Monday, March 4, 2013

On DVD/Blu-ray: Shout! Factory Roundup

Another batch of cult hits on Blu-ray from the unstoppable Shout! Factory!

(US - 1993)
Some outstanding car chase sequences highlight this Dolph Lundgren actioner that was shot in 1992, bypassing US theaters and retitled ARMY OF ONE when it belatedly hit video stores in late 1994.  Looking much bigger than its relatively lean budget, JOSHUA TREE benefits from having experienced stunt coordinator and veteran second unit director Vic Armstrong (whose career as a stuntman dates back to 1967's YOU ONLY LIVE TWICE) making his directorial debut.  Armstrong's storytelling and directing of the non-action scenes are frequently clunky and lacking polish, but when the focus is action, which is quite often, JOSHUA TREE really works, coming off very much like a hard-R, John Woo-inspired version of the Charlie Sheen comedy THE CHASE, which came out around the same time.  Lundgren is Santee, who transports stolen cars in a big rig with his buddy Eddie (Ken Foree).  Eddie is killed and Santee is framed for the murder of a highway patrolman by corrupt L.A. cop Severence (George Segal), who runs a hot-car operation with his partner Rudy (Beau Starr).  Santee escapes custody during a prison transport, taking local deputy Rita (Kristian Alfonso) hostage and hellbent on vengeance against Severence.  Armstrong takes a while getting things revved up, but the second half of the film is basically one long car chase after an incredible shootout at a chop shop owned by Asian mobster Jimmy Shoeshine (Michael Paul Chan, perhaps best known as the Korean convenience store clerk in FALLING DOWN). 

When it was released on VHS as ARMY OF ONE, the film was apparently snipped of some of its more over-the-top violence to secure an R rating.  This Blu-ray is R-rated, but it almost has to be the uncut version.  There's gore galore, all done with practical effects as stomachs are shot open, throats are sliced, and brains splatter against walls.  Not without its structural and pacing flaws, but overall, JOSHUA TREE is a very fun B-movie gem, with Lundgren an engaging antihero (Armstrong says the character is based on Humphrey Bogart in HIGH SIERRA, which is seen on a TV set at one point), and Segal enjoyably over-the-top as the bad guy. Also with Michelle Phillips, Geoffrey Lewis, Bert Remsen, Khandi Alexander, Denver Mattson, Nick Chinlund, and the great Al Leong.  Shout's Blu-ray is 2.35:1 and the bonus features include the alternate ARMY OF ONE ending in 1.33:1 (including some extended Lundgren/Segal brawling), a commentary with Armstrong and his co-producer/second-unit director brother Andy, both of whom are featured with Lundgren in a 25-minute documentary retrospective. Either ending works nicely and doesn't make much of a difference--the Armstrongs admit that the ARMY OF ONE ending is probably more satisfying, but they prefer the original JOSHUA TREE finale.  Ideally, both versions would've been included, but with the ARMY OF ONE ending in 1.33:1, it's likely the elements didn't exist for a proper widescreen transfer. (R, 102 mins)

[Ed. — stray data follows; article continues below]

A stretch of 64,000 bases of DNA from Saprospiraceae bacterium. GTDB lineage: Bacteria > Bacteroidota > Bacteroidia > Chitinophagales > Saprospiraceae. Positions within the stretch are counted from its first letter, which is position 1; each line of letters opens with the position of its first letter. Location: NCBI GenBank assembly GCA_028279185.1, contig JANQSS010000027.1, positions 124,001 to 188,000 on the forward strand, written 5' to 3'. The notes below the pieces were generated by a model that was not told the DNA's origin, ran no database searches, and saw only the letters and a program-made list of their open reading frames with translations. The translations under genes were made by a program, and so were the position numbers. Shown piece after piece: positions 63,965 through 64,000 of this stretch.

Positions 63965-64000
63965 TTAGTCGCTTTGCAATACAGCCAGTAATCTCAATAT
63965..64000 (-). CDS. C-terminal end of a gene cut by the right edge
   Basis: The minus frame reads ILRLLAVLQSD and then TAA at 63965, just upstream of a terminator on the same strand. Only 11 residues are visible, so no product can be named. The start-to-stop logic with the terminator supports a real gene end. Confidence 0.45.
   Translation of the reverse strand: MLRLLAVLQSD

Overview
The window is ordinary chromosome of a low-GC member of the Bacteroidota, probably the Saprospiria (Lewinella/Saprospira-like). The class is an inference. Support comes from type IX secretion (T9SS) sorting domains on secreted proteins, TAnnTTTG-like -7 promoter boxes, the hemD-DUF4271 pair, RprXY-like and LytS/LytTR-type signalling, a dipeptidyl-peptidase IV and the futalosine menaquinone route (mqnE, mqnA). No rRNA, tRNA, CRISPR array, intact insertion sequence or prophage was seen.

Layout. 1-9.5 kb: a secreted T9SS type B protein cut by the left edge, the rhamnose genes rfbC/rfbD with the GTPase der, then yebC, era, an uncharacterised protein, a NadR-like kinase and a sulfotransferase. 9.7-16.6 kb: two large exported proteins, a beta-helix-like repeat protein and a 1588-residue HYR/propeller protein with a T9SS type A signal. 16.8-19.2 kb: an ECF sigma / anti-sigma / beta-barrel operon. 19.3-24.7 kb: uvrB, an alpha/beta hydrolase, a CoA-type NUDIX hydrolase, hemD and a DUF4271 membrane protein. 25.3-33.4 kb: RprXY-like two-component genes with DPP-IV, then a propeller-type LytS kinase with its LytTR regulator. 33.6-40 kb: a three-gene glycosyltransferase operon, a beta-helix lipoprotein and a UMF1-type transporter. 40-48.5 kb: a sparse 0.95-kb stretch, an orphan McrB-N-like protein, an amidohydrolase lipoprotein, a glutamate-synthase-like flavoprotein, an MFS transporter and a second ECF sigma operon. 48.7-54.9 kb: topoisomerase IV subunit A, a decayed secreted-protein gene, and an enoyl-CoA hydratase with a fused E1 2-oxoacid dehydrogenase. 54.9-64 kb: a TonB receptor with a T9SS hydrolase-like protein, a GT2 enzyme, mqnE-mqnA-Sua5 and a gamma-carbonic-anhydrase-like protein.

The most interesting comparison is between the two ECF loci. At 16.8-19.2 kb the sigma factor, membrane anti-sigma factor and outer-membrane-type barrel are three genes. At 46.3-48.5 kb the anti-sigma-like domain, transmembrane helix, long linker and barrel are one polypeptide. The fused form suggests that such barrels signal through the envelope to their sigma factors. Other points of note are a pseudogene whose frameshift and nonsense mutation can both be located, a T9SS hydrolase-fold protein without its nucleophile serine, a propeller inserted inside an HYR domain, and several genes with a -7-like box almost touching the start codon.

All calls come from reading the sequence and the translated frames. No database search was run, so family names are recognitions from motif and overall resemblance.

(US - 1988)